As I lie awake at night figuring out what’s next for me and my little family, I’ve been very tempted at times to start my own baby business venture. But then I had another idea. I’ll stick to doing what I do best – writing –  and I’ll use my platform to highlight the fantastic mum-run businesses out there already.

And so is born ‘Meet the creators.’ At least once a month, I will be putting the spotlight on an amazing mama and her business, giving you the opportunity to get to know a bit more about her and learn about what she has to offer. A few you may have heard of and bought from already, others I hope to introduce you to.

The series will launch at the end of this month, profiling a very talented lady who is unveiling her own range of baby sleepsuits very soon. Believe me, they are gorgeous!

I feel truly honoured to be working with her to help launch her business, and I cannot wait for you to see her début collection. I will be sharing more details on my Instagram account over the next few weeks.

If you would like to be featured in my ‘Meet the creators’ series, please do get in touch. You can e-mail me, or send me a direct message via Instagram or Twitter. I look forward to hearing from you.

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Fighting sleep

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Let’s make this quite clear. The one person  in my household who is not fighting sleep is me! My son, on the other hand…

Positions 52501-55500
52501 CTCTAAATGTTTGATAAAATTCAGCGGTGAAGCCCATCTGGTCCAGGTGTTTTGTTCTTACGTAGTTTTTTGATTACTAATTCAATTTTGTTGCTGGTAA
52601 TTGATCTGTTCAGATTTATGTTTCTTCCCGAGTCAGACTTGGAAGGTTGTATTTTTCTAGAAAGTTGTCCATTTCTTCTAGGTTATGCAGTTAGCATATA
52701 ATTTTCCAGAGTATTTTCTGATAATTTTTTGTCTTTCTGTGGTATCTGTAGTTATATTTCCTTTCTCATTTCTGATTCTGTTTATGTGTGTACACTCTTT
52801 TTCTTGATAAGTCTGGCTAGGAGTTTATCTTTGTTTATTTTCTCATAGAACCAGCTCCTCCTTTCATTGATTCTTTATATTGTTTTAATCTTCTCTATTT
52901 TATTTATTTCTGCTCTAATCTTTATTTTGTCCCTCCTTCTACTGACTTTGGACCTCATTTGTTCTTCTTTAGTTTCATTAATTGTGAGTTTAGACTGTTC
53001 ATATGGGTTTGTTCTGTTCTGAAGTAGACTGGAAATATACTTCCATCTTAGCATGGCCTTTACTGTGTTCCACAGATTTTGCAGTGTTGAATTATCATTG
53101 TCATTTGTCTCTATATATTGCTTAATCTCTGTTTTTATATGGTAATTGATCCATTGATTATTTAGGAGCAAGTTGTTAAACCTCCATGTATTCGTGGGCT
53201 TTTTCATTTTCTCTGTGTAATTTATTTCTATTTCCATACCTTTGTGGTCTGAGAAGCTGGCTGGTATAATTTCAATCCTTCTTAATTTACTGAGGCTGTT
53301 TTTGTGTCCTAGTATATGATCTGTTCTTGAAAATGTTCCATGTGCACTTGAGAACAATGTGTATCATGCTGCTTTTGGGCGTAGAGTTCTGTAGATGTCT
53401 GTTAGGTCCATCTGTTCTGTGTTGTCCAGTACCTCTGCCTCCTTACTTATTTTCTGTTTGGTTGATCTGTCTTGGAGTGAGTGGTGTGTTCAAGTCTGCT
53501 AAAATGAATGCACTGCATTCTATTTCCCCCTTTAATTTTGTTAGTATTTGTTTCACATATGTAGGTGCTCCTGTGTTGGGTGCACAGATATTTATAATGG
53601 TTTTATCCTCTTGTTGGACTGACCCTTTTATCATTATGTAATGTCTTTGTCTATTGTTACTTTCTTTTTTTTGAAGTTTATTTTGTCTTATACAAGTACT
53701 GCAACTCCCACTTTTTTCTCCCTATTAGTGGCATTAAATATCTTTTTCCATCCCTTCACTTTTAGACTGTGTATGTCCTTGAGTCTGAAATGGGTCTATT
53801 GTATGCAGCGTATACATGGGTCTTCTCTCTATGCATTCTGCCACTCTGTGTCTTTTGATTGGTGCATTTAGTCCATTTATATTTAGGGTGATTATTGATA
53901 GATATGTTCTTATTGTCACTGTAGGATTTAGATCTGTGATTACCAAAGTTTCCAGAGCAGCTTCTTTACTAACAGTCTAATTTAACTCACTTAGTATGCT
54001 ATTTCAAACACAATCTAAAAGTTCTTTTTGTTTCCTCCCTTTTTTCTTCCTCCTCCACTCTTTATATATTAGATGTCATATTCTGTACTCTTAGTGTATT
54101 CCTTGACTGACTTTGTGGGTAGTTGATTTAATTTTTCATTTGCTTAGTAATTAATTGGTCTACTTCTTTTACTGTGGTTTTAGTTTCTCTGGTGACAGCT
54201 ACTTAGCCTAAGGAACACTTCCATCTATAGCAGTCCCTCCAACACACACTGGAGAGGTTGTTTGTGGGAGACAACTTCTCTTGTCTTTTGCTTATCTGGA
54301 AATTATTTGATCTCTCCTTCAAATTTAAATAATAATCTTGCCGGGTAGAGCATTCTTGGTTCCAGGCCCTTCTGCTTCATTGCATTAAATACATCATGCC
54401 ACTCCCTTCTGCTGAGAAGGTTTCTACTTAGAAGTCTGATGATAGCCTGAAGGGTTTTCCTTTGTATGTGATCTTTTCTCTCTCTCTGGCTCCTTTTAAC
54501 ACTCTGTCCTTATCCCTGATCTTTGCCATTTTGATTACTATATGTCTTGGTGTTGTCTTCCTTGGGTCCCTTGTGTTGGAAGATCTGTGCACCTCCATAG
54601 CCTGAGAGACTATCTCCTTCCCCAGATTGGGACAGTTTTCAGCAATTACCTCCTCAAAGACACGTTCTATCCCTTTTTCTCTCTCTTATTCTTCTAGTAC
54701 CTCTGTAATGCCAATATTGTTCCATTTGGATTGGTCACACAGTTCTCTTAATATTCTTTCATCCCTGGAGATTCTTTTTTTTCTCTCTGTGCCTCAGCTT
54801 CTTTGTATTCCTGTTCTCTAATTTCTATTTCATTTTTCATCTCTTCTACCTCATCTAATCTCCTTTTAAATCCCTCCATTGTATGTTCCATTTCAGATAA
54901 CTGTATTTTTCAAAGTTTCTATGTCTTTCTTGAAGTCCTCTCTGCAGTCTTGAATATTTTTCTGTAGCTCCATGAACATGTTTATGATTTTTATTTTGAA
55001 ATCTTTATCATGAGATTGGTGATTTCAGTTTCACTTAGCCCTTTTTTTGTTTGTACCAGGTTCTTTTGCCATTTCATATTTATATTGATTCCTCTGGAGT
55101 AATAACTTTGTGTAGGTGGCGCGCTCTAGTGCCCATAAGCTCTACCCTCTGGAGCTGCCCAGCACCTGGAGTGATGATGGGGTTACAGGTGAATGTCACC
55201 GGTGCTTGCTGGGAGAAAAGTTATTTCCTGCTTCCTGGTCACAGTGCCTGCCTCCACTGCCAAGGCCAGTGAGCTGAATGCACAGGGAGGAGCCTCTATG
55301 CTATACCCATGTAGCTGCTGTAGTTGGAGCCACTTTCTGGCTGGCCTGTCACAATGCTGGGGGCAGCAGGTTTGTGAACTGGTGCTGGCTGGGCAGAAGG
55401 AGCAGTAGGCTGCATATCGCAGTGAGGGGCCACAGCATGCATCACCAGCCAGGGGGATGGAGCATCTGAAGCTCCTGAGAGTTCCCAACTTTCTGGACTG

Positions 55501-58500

What I don’t get about it is the inconsistency of it. One night he’s pretty good. The next he decides that it is socially acceptable to wake every couple of hours. It’s not, and I’m trying to get him to understand this.

We’ve come a long way since the newborn days. Ralphie certainly understands the difference between day and night, and getting him to go to bed isn’t usually too much trouble. But it’s when he’s in night mode that it gets tricky. With his eyes half closed – sleep stupor in full swing – he’s quite a difficult beast to reason with. Sometimes you can stick the dummy back in to stem those cries. Other times it’s a gentle rock. But more often than not, he wants a sneaky feed. And when you’re getting up and down so many times in the night, you begin to wonder if he would, in fact, be better off sleeping in the garden.

I’m sure some of you are reading this thinking we really haven’t got it that bad. In the grand scheme of things, we haven’t. But it’s still frustrating. Oh sleeping baby, why do you wake from your peaceful slumber?